Thursday, March 9, 2017
Confederate Womanhood and More Modern Forms
Yesterday, in honor of International Women's Day, one of my favorite grad school professors posted this picture with this Facebook post: ""To the Women of the Confederacy' erected 1909-11 on the SC statehouse grounds. "They were steadfast and unafraid," proclaims the pedestal. This century old monument to female strength was inspired, in part, by Jim Crow era myth-making."
I wrote: "Even though I knew its troubled history, and I knew all the ways that the idea of Southern womanhood had been used to oppress all sorts of people, I still found it a comfort--I would walk to the State House grounds and remind myself that any grad school tribulations I might have had did not compare to life during war time."
Then I remembered a poem that I wrote long ago that was published in an online journal Clapboard House, which is sadly no longer online. Of course, I still have a copy of the poem:
The statue, a tribute to Confederate
Womanhood, keeps her bronze eyes fixed
on the statehouse, while her metal
children clutch her skirts. Inside,
women throng into the chambers, this once male
bastion of legislative power.
The current law states a husband
cannot be charged with the rape of his wife;
a wife is property, to do with as a man pleases.
Females of all ages bear witness, testify
to the violated sanctity of home and hearth.
Only one senator remains unswayed
by their pleas for a twentieth century view.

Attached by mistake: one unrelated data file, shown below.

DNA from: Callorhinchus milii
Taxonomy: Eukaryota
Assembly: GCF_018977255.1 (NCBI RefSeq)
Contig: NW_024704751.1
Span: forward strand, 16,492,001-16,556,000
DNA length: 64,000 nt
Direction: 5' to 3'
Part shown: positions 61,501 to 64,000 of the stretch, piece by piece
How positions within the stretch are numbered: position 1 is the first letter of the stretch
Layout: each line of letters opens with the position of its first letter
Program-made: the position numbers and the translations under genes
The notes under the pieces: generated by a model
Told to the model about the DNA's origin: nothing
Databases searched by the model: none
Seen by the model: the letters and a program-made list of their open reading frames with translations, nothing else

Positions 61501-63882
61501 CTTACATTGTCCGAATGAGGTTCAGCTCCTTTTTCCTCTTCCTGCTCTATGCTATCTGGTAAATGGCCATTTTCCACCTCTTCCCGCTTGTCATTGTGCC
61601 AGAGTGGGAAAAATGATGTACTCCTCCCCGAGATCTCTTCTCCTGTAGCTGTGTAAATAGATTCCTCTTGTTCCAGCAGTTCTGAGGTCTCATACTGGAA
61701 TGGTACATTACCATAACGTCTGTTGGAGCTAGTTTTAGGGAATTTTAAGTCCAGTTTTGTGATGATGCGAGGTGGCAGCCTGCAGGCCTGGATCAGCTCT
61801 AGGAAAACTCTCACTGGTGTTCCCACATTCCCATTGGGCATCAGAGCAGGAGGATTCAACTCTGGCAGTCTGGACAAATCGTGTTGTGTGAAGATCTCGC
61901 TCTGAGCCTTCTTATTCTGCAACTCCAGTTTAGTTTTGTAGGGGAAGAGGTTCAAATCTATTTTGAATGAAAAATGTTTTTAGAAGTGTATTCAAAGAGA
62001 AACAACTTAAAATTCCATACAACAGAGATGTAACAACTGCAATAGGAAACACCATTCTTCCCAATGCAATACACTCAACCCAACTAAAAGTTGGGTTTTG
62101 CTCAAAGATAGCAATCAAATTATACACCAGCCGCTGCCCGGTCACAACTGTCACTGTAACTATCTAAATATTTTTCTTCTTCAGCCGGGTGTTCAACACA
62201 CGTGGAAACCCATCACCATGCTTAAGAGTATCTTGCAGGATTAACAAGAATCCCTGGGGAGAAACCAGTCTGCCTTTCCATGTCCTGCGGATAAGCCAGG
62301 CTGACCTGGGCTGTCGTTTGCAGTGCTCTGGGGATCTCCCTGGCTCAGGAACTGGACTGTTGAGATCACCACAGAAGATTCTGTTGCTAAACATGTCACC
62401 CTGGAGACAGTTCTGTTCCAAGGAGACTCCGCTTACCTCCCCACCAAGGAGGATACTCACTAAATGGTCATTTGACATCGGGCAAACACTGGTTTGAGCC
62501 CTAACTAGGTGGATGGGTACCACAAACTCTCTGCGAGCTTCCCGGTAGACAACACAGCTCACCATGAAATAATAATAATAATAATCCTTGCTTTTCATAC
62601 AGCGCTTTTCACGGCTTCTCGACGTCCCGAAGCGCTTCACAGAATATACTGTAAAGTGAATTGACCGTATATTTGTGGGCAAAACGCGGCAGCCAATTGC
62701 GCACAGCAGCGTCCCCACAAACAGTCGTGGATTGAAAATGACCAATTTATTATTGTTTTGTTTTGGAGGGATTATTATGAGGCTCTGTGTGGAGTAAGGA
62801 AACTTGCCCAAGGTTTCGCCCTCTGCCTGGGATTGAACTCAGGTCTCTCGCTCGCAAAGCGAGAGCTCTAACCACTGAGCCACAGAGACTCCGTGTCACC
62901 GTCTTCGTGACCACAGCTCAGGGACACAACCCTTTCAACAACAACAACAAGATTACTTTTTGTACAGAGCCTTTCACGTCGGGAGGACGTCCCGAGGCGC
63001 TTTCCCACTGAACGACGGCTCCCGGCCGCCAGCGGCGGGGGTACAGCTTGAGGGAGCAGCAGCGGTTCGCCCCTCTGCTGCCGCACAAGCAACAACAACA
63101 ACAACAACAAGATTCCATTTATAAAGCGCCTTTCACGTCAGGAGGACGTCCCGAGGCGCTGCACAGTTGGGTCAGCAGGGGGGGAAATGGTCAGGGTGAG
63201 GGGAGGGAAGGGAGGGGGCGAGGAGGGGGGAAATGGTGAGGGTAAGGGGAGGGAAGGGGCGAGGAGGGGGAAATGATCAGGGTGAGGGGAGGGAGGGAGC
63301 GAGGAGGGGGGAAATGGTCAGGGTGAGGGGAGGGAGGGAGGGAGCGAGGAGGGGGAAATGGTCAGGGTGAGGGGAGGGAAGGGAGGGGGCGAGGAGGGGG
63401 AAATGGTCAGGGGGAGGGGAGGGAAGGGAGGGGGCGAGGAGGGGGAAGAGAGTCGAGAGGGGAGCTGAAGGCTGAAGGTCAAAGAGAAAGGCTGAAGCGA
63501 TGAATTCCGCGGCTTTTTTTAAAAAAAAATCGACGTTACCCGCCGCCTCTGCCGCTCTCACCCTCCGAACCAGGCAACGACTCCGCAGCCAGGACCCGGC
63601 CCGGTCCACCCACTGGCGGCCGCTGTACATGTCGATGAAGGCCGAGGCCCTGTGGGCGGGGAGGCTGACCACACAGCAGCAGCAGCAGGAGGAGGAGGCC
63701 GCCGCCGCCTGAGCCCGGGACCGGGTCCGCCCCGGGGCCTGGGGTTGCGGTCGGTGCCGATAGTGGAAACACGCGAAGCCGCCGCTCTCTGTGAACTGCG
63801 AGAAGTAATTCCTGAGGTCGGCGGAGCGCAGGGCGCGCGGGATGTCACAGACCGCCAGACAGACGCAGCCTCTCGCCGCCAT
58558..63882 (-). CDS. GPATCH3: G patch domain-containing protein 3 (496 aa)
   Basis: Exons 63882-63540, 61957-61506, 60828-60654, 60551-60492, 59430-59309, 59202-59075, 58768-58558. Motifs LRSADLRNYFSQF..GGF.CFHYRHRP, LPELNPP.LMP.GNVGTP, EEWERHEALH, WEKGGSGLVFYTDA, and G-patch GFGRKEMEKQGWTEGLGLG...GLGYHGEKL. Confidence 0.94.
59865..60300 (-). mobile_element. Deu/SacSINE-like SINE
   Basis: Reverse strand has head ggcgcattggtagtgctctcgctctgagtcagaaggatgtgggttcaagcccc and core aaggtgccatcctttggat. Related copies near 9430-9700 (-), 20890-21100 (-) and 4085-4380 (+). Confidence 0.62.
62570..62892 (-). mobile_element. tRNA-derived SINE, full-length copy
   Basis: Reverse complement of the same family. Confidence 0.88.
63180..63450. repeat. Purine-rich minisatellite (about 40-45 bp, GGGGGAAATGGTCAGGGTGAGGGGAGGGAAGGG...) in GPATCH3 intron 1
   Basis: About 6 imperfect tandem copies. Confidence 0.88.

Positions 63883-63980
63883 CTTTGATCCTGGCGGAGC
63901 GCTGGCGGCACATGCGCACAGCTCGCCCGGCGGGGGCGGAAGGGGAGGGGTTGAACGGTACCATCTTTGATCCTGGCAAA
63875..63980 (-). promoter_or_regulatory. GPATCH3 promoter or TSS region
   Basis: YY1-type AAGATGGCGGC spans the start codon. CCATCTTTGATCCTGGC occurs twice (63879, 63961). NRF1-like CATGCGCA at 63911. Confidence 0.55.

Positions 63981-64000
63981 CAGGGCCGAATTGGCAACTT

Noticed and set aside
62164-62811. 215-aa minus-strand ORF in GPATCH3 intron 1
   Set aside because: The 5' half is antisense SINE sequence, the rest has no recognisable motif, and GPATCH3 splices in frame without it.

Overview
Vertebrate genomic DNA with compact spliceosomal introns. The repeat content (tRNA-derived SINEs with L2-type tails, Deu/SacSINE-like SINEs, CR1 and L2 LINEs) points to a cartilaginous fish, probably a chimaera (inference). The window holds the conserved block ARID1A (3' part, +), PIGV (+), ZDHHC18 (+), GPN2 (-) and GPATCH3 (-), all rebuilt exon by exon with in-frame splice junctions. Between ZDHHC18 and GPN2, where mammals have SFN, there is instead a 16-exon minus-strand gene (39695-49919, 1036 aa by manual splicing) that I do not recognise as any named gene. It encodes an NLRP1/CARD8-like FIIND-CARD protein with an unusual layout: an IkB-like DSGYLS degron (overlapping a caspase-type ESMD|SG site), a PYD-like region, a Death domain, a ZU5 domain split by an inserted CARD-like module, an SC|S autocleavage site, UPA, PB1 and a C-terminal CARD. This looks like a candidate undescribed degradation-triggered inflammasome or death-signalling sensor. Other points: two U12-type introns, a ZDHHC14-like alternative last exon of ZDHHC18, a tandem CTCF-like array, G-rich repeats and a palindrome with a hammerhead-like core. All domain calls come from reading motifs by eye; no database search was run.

He doesn’t approve of racial integration either.
This morning, when I was looking for it, I came across the version that I had written as a sonnet:
Inflamed by laws we deem unfair,
we approach the leaders of our state.
In this chamber, men stop to stare,
and ask if women deserve their fate.
The current law has stated
a husband cannot be charged with rape.
This issue engenders hatred
on both sides of the political tape.
Females of all ages testify
to the harm of violation.
Only one senator remains mystified.
He still does not approve of integration.
The law is changed and we rejoice.
We tell our daughters of the power of the human voice.
And yes, it's based on a true incident. Until 1989 or so, it was legal in South Carolina for a man to rape his wife. I was part of a campaign to change that law. I remember heading over to the State House after my graduate school classes at USC (an easy walk) and watching the proceedings. I didn't testify, since I had no horrifying stories, but I like to think that the fact that so many women jammed the meeting halls led to the change in that law.
And yes, some of the legislators really did look puzzled and/or annoyed that so many women were there, back in the days of very few women legislators anywhere.
I like to think we've made progress, but when I look at pictures of state houses and federal buildings, I still see a lot of old, white, male faces. But there are female faces and minority faces and younger faces. We are making progress--it's just taking longer than my grad school self would have believed.